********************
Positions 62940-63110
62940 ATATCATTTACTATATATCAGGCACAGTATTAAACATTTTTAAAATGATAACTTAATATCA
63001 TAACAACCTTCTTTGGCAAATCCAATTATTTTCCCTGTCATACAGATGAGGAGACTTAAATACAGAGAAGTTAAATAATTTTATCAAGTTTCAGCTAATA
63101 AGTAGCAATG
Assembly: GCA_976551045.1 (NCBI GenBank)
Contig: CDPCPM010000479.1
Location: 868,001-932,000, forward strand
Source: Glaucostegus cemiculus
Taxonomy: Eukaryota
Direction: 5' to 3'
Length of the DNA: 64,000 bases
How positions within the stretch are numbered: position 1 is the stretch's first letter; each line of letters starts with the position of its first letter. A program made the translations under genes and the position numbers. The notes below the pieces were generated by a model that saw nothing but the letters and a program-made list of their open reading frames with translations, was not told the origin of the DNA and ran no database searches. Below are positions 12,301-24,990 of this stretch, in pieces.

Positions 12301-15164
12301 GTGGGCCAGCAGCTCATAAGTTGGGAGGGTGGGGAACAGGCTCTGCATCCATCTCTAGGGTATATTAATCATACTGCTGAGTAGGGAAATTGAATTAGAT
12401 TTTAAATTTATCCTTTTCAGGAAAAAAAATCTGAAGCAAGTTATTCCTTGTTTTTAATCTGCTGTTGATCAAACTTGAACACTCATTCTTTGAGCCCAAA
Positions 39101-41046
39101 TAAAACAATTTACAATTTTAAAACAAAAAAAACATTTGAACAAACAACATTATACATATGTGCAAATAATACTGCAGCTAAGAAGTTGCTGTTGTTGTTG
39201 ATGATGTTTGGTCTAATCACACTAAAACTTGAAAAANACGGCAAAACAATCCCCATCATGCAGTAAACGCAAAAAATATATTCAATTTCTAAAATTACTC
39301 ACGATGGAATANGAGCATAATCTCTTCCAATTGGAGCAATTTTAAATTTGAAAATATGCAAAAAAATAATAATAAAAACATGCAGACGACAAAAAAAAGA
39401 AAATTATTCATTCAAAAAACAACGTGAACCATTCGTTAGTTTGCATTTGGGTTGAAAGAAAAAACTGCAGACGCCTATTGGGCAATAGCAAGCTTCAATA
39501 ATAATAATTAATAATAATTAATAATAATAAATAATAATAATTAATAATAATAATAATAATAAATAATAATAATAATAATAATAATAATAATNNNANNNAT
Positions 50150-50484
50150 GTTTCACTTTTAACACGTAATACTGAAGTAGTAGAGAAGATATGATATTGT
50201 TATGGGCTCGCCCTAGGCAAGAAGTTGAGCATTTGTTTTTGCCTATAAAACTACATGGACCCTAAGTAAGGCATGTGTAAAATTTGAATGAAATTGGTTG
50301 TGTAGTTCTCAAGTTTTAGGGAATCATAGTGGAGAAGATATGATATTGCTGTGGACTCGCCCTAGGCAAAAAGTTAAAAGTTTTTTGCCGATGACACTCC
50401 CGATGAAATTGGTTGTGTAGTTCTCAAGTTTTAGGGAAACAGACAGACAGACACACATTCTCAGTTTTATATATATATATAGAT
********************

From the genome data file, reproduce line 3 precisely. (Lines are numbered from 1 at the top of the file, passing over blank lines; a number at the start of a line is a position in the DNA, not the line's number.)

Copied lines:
63001 TAACAACCTTCTTTGGCAAATCCAATTATTTTCCCTGTCATACAGATGAGGAGACTTAAATACAGAGAAGTTAAATAATTTTATCAAGTTTCAGCTAATA